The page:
Backers of a 23.5 percent tax rate on oil company profits held strong on Tuesday during the Alaska House's final vote on the bill.
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Absent were the hours and hours of debate usually accompanying a vote on oil tax rates, which have been caught in a tug-of-war since Gov. Frank Murkowski proposed changing the tax scheme. Murkowski has linked the tax rate to a deal the state is trying to strike with gas producers to build a pipeline to carry North Slope natural gas to potential markets.
With the most bipartisan support seen in the House this year, Senate Bill 2001 passed with a vote of 29-9. Votes from Juneau's representatives were split.
"Frankly, a lot of it has to do with the fact that we've had more time with the issue and we also finally got to see a little more of the contract," said Rep. Beth Kerttula, D-Juneau, who voted for the tax.
The bill earns more revenue than any previous version passed by the House. Included is an escalator that increases the rate by .25 percent for every $1 above $50 a barrel. At $60 a barrel, the House's latest version would earn about $2 billion more than the current tax plan, according to legislative consultants Econ One Research.
The rate is closer to the 25 percent that the Alaska Legislature's hired consultants recommended during the regular session.
Kerttula added that not everybody is completely happy with the bill, including herself. She has reservations about taxing net profits instead of gross profits. But this version of the tax bill contains enough compromise to make it livable, she said.
Rep. Bruce Weyhrauch, R-Juneau, voted against the bill.
"It's was probably more of a vote of frustration than anything else," he said. "I thought the whole bill ended up being a mess and I'm not sure if it gets us to a gas line."
He said competing information - that a low tax is right for future investment by oil companies but a high tax maximizes state revenue - was confusing.
"I just don't know if we really know what the right rate is," he said.
Lawmakers initially approved the same bill Sunday, but the vote came up again for reconsideration. A delay on Monday signaled some House members were rallying support to lower the tax rate to levels seen earlier this year. Coghill said the Monday delay in the House vote was to make sure all the lawmakers could be present if another rate change was proposed.
"I think there were members within the body talking to each other. But there was no real heavy duty lobbying from the third floor," said House Majority Leader, John Coghill, R-North Pole, referring to Gov. Frank Murkowski's office on the third floor of the Capitol.
Murkowski has been pushing for a 20 percent tax since introducing the new tax scheme in February, saying any increase in the rate may scuttle a deal the state is trying to strike with three major oil producers.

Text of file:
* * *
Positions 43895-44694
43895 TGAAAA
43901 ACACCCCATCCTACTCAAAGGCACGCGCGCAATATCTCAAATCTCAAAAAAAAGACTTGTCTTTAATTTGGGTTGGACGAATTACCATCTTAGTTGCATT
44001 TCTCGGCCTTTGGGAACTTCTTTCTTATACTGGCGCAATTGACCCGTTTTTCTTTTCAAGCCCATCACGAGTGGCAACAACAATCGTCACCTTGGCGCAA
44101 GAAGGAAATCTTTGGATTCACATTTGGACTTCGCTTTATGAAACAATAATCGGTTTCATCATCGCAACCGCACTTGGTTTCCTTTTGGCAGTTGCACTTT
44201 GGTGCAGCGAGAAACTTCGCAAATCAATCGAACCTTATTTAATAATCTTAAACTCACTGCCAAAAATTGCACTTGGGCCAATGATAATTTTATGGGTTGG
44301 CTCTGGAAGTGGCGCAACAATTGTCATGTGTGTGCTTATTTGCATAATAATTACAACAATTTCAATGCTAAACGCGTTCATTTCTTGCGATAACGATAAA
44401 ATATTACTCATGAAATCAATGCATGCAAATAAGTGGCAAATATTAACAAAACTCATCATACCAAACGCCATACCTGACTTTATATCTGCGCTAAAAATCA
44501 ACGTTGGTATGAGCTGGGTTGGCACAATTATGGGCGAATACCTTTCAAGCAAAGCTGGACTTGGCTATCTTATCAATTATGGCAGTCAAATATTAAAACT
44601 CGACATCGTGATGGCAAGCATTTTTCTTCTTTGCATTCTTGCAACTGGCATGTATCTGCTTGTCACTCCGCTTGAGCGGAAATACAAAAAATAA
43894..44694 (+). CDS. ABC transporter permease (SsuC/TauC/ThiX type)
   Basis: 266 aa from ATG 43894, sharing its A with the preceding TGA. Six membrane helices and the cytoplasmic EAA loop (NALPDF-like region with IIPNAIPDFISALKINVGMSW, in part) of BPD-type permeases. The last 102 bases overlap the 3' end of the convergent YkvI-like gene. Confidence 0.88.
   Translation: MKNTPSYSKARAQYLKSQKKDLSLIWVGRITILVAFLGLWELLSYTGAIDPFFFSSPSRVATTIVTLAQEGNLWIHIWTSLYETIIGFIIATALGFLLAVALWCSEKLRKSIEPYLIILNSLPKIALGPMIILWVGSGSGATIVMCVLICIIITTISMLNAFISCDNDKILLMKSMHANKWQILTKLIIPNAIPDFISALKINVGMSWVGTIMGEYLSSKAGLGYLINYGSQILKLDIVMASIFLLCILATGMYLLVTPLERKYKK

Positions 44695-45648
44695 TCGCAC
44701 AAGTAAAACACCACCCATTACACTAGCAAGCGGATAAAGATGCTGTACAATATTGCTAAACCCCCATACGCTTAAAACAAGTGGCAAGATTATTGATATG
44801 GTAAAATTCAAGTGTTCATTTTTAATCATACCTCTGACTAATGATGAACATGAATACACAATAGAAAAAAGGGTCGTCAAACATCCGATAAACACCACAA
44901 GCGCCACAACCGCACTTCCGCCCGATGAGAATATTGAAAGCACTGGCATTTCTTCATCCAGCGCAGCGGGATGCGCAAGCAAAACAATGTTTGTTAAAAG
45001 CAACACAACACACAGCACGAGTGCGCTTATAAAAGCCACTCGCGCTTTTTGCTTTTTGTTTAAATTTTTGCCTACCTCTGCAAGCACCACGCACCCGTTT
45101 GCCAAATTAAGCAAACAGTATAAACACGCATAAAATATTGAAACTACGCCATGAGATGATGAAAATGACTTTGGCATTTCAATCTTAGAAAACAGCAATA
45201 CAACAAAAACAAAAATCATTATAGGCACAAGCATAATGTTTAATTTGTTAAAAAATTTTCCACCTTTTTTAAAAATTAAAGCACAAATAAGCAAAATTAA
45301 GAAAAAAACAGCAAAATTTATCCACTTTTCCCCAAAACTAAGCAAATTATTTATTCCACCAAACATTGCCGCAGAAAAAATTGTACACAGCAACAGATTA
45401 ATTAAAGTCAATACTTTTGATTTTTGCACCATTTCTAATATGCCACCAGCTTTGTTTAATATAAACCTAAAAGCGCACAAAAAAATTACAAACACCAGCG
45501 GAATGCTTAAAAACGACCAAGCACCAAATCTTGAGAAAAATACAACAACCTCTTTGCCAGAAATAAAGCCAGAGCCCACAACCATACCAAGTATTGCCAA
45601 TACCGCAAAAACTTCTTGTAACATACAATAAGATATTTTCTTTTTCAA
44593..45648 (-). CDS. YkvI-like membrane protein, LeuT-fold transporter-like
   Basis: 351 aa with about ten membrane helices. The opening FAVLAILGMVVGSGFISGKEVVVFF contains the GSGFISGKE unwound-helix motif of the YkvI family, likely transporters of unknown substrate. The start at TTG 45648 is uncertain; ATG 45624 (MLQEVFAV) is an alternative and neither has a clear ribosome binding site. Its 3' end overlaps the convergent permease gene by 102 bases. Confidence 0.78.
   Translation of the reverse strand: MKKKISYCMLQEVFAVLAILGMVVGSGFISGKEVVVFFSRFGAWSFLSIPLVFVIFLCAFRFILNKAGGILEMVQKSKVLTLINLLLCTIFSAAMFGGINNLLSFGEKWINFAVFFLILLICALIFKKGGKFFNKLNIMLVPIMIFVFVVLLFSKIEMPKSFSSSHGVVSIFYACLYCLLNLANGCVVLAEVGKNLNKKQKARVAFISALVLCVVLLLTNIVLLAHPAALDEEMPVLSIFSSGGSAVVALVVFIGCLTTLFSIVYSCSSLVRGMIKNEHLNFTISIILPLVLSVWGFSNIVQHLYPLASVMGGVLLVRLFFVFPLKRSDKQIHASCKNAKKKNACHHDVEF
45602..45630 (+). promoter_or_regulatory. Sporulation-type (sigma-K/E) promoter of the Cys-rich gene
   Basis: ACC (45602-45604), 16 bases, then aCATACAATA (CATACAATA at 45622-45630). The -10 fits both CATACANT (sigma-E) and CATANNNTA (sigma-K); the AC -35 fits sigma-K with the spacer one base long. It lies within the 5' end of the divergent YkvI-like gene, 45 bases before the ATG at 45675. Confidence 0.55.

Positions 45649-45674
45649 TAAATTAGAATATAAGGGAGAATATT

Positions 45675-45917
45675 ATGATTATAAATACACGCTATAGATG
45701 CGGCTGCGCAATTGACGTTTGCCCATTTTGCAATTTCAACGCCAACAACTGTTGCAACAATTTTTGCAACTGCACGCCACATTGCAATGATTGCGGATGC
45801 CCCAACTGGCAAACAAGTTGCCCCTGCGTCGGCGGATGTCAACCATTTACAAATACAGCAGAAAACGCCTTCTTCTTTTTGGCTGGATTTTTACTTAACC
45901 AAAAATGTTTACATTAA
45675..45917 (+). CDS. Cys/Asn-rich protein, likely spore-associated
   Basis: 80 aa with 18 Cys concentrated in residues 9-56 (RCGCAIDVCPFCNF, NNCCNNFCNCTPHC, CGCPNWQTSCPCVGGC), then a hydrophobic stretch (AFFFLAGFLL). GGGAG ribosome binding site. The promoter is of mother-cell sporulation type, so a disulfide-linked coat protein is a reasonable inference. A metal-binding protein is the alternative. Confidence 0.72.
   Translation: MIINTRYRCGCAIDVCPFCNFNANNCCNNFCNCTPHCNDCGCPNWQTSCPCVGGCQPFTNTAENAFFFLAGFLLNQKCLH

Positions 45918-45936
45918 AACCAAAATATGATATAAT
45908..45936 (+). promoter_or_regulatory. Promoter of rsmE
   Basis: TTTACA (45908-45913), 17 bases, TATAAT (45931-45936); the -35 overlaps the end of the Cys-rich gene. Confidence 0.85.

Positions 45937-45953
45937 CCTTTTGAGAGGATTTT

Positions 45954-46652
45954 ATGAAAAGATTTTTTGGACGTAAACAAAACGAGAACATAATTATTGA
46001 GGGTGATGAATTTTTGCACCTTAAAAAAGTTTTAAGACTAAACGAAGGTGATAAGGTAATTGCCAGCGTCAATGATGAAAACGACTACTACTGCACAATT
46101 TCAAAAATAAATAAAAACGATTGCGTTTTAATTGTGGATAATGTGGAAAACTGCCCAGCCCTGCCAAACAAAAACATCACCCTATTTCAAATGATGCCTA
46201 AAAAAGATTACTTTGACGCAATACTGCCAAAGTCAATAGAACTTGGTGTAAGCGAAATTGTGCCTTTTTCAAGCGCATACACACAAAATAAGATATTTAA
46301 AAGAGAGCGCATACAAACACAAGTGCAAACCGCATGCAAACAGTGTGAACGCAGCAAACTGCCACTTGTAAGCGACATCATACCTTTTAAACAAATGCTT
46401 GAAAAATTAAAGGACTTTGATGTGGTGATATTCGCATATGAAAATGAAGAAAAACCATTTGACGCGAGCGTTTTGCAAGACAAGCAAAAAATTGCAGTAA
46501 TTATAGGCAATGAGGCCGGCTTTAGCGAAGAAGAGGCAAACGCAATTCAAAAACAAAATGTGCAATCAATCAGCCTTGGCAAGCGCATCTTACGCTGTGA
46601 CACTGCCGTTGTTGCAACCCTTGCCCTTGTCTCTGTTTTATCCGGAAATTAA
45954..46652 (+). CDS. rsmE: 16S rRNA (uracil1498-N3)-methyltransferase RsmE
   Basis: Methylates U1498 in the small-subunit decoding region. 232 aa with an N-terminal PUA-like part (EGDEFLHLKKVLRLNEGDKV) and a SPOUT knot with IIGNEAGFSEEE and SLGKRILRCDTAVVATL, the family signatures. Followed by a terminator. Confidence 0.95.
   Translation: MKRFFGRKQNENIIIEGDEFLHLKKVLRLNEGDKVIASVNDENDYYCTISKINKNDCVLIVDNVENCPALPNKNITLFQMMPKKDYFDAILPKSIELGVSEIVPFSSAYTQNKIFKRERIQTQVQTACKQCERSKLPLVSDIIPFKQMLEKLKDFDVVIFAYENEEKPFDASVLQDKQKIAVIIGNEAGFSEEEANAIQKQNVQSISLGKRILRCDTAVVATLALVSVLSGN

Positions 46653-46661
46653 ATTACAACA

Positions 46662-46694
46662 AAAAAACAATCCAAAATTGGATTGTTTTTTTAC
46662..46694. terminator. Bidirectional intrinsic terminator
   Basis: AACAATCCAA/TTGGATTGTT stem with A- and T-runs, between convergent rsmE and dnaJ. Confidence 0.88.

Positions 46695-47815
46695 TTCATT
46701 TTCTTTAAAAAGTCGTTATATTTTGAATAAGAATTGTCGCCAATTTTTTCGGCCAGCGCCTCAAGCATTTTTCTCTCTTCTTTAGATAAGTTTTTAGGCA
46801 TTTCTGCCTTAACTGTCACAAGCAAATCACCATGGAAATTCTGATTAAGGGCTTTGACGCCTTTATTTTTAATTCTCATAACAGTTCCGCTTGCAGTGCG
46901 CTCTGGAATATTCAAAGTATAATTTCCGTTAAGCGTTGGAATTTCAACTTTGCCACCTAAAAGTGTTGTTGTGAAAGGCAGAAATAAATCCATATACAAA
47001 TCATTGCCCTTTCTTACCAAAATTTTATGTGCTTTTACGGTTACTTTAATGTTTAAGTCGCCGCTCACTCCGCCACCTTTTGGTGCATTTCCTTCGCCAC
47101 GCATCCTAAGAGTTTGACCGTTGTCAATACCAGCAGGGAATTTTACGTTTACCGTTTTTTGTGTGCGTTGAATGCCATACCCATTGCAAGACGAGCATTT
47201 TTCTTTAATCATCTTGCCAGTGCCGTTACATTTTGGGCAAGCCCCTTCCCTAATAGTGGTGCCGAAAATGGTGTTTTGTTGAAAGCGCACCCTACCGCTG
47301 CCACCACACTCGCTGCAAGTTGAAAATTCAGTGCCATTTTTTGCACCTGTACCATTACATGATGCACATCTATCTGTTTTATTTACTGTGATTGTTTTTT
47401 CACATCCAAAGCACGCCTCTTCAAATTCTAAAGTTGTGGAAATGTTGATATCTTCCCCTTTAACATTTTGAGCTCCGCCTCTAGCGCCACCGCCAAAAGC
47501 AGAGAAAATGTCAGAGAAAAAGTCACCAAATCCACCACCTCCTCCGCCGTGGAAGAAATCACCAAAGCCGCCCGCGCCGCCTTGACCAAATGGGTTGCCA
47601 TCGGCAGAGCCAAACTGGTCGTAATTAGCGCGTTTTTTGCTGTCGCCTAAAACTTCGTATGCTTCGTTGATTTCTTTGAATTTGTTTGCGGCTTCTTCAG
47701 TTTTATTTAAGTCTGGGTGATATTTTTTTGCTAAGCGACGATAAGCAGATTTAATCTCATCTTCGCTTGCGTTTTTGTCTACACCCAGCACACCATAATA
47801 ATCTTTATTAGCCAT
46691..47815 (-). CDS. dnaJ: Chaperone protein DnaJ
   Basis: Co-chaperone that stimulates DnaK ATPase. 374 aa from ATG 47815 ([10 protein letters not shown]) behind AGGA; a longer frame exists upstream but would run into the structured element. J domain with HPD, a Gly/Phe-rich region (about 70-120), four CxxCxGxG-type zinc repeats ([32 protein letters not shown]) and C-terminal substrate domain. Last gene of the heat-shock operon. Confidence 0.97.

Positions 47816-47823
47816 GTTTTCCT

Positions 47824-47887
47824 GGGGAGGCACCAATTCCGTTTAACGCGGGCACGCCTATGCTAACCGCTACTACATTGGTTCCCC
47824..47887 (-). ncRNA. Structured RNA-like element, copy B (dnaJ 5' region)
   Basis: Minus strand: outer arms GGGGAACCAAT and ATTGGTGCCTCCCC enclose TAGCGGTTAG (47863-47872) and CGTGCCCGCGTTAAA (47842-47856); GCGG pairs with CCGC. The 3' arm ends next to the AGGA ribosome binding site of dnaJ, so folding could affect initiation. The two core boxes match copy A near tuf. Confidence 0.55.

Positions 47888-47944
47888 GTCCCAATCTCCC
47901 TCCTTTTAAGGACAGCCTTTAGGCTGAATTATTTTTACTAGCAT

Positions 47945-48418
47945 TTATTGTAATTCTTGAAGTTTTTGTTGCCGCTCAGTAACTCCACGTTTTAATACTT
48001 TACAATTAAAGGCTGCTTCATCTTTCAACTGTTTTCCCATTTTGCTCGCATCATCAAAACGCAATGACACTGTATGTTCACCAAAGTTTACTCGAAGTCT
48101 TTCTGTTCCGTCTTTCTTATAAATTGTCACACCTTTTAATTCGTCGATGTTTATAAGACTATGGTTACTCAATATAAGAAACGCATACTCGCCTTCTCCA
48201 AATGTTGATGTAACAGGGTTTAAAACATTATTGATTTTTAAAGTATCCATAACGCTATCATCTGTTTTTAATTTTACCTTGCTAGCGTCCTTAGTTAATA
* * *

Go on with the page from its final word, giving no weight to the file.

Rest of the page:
The ever-elastic bill heads to the Senate for a concurrence vote. If that fails, a conference committee will iron out the differences.
House Speaker John Harris, R-Valdez, already appointed three members to a conference committee, under the assumption that the Senate will not concur with the new version. His appointees are Rep. Mike Kelly, R-Fairbanks, Rep. Ralph Samuels, R-Anchorage, and Kerttula
The Senate has voted on three versions of the net-profits tax so far this year, and the latest one would be its fourth. Two weeks ago, the Senate approved a tax bill with a rate of 22.5 percent as members in the majority said they were being cautious not to increase oil companies' taxes too much.
Sen. Kim Elton, D-Juneau said weariness, combined with senators beginning their campaigns for the August primary election, could lead to a change in voting behavior.
"They could throw up their hands and say this is it, let's go home," said Elton, adding that the opposite could also happen and legislators may let the bill expire to have another crack at it during a second special session.
The special session that was called May 10 expires Thursday night. If the two bodies can't agree on a final draft, the bill dies. Lawmakers could take it up again during a second special session, which the governor is expected to call this week so legislators would have more time to debate amendments to the Stranded Gas Development Act.
Murkowski has warned that increases to the tax rate could scare off ConocoPhillips, Exxon Mobil and BP, the producers negotiating to build a pipeline to deliver North Slope natural gas to markets in Alberta and possibly Chicago.
"You never say never to anything, but it is a finely balanced deal," said Ken Konrad, a vice president at BP Alaska. "Whenever you're raising taxes, you're decreasing the probability of investment occurring. It clearly puts the future at risk."
While oil reserves on leases are drying up and searching for heavy oil stands to be expensive, keeping the North Slope alive for the next two generations will take billions and billions of investment dollars, Konrad added.
Murkowski spokesman John Manly said it's unknown whether the governor will veto a bill that includes a tax rate above 20 percent.
"We won't know until we see what we can get from the Legislature," Manly said.
Andrew Petty can be reached at firstname.lastname@example.org
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